Eugenie Morton looks at a picture of herself that was taken 79 years ago.

Lauren Ricks/Athens Review
Athens Review, Athens, Texas

Eugenie “Gene” Morton has seen a lot in her time on Earth. Those who know her know this: she doesn’t seem ready to see any of the days ahead sitting down.

Gene, who celebrated her 98th birthday earlier this month, breaks the stereotype of someone who is nearing 100 years old.

She dances — “round dancing,” as she calls it.

“I used to belong to the Square Dancing Club, but it broke up,” said Gene, who lives outside Eustace.

She also plays 42 as often as a group of four friends can get together. And she continues to take her seat faithfully at the First Baptist Church in Eustace.

Family and friends threw a birthday party in her honor on March 16 and nearly 100 people attended, according to her daughter-in-law, Ginger Morton.

Gene was born Eugenie Violet York on March 17, 1910, in Pleasant Glade near Eustace.

She remembers when she was seven years old and saw her first airplane.

“I couldn’t imagine what it was that was flying, but it was making a funny sound. I thought it was alive,” Gene said. A year later she saw an automobile for the first time.

When she was a child she helped make the brooms for the family business. Her parents were Charles Nathan and Jessine Elizabeth York. They had eight children, three girls and five boys. He was a broom maker and he would travel around the area to sell them, mainly in Canton and Terrell.

“I did everything but put them on the handle,” Gene said.

She grew up on a working farm and said it affected her tastes. She doesn’t eat meat very often because of her experiences with animals on the farm.

“I love fruits and vegetables,” Gene said, “and I don’t eat sweets.”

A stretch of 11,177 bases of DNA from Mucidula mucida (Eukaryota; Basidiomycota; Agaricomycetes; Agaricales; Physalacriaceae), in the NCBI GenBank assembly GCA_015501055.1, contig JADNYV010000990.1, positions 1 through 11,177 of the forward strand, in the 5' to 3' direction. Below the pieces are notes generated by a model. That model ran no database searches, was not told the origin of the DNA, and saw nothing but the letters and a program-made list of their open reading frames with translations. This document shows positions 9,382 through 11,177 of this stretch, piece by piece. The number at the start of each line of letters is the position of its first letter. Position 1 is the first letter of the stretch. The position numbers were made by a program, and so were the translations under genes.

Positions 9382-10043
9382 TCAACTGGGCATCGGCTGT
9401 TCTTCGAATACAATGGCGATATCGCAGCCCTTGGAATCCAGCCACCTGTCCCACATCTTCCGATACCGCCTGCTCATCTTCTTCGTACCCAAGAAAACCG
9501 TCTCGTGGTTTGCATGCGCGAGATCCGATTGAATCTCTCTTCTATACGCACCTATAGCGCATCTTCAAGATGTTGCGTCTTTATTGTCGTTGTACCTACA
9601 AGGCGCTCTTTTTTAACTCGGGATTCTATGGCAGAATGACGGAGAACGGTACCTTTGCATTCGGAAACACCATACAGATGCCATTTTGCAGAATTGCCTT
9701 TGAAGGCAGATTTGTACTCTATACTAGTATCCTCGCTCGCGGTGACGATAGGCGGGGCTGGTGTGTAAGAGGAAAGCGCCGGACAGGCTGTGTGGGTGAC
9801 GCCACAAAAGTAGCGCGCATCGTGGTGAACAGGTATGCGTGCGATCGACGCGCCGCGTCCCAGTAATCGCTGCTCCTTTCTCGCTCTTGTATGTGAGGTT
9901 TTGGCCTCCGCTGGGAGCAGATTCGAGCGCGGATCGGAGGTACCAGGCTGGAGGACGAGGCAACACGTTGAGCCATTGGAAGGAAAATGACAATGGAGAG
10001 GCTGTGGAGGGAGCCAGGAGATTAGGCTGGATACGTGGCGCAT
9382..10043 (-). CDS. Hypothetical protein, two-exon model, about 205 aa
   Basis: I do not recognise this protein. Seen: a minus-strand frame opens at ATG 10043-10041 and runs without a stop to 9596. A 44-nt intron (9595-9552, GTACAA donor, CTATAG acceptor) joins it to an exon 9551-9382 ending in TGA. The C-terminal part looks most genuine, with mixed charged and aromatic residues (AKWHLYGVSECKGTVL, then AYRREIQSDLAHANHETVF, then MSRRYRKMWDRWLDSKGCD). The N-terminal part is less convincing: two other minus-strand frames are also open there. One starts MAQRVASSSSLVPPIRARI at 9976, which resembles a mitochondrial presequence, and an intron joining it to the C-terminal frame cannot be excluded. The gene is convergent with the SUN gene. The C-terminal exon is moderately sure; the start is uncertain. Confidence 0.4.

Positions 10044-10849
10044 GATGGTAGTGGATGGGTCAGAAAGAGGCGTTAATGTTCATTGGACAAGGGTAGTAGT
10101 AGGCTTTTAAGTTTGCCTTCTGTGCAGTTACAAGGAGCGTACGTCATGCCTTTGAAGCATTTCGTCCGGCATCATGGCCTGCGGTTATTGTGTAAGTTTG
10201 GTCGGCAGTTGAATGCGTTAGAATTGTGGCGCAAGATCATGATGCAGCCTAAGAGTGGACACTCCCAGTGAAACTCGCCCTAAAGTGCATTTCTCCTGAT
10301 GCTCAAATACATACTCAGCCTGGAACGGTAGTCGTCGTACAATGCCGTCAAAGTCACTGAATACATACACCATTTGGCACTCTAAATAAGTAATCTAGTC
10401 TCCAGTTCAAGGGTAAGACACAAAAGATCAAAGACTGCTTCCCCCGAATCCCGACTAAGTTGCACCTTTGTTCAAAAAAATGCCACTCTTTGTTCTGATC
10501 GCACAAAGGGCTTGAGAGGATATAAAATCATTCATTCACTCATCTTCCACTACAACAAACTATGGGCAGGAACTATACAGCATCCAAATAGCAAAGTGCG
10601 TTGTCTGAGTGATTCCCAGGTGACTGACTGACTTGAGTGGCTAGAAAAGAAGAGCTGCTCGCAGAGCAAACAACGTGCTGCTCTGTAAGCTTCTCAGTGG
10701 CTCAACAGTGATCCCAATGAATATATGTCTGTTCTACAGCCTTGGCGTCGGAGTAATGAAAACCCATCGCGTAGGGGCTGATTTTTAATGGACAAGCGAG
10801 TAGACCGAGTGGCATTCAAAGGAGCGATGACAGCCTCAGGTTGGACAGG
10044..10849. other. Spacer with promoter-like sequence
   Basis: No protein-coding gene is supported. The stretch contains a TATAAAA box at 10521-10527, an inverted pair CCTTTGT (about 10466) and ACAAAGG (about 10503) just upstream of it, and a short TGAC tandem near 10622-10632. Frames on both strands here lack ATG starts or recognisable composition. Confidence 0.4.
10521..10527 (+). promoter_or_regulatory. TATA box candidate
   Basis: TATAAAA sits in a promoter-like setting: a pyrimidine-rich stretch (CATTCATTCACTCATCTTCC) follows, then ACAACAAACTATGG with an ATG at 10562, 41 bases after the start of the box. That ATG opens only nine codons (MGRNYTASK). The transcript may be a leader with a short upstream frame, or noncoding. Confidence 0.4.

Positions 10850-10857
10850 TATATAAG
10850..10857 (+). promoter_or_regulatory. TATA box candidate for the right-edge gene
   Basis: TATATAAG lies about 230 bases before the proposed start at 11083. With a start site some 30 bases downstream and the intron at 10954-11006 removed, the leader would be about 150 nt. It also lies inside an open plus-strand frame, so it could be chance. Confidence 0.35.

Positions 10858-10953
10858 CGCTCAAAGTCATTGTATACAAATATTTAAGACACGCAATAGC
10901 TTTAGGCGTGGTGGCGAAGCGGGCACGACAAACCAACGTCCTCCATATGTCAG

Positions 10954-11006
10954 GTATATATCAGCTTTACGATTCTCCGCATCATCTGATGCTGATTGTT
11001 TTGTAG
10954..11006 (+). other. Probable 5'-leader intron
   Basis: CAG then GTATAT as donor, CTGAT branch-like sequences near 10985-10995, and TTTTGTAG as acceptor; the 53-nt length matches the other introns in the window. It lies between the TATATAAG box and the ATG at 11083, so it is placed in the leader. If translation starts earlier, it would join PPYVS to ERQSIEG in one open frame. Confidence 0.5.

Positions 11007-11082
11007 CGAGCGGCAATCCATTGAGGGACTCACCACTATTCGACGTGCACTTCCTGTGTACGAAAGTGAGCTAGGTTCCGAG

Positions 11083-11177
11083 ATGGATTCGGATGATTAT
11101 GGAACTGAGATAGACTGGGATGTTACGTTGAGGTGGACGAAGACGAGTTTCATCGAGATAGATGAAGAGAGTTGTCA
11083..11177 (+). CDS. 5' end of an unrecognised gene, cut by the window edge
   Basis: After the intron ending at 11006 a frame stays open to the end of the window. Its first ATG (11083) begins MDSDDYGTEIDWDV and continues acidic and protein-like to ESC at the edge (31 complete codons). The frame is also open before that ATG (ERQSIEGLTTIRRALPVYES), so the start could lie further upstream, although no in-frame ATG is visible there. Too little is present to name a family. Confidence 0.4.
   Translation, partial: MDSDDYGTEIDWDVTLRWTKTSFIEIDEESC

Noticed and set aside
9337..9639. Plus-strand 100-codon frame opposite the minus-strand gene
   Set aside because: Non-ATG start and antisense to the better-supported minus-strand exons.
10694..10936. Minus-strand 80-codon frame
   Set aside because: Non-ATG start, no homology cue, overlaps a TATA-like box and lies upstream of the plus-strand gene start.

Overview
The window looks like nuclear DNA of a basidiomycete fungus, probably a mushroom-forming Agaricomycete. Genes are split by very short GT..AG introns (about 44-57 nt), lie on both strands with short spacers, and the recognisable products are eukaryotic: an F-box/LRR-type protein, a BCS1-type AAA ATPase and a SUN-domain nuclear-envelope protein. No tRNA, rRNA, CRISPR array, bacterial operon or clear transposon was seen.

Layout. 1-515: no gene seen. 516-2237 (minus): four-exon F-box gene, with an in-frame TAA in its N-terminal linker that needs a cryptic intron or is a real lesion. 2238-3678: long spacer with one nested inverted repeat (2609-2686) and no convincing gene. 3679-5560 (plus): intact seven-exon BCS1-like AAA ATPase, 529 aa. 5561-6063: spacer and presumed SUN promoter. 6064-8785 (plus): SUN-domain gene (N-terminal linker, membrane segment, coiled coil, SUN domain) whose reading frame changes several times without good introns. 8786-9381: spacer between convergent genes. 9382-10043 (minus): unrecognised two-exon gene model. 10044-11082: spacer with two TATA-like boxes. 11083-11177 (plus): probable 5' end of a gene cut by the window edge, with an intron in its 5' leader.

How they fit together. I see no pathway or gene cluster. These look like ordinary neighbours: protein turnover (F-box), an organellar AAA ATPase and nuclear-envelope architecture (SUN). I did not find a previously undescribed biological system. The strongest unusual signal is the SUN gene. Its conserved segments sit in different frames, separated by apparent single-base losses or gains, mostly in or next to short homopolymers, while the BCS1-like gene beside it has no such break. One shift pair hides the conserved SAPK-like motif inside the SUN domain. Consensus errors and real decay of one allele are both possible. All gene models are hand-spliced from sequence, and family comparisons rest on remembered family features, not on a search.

Dances were common events in her household. Her parents would hold dances at their house every week.

“Mom would have us move all the furniture out of one room and would lay a blanket in the corner for us,” Gene said. “Papa was a good dancer.”

She graduated from Eustace High School as the salutatorian of her class. Her graduating class had two girls and one boy.

“They said to choose between being valedictorian or the lead in the play. I chose the play,” she said.

After graduation she enrolled in North State Teachers College in Denton. She boarded with a friend named “Mugsy,” the mother of a former teacher. She left after two years and moved back home.

“I thought one day and I didn’t know what I would do with a music degree,” Gene said. “I wanted to be a gospel singer.”

She married Jess Morton at the age of 24 and they raised eight children.

The couple farmed 200 acres, which was his inheritance. His father had 700 or 800 acres that was divided among his children. Mr. Morton died in 1981 of cancer.

She later went to work for Jan’s Hallmark Shoppe, which was owned by her daughter-in-law, when she was in her 70s. She worked there for approximately five years before the business sold.

She then went to work for Town East Gardens for five years. “I got kinda lonesome out here by myself with nothing to do,” Gene said.

As she nears 100, Gene hasn’t yet found a stopping point. You can still find her at the Senior Citizens Center every Wednesday night, “round dancing” her heart out.

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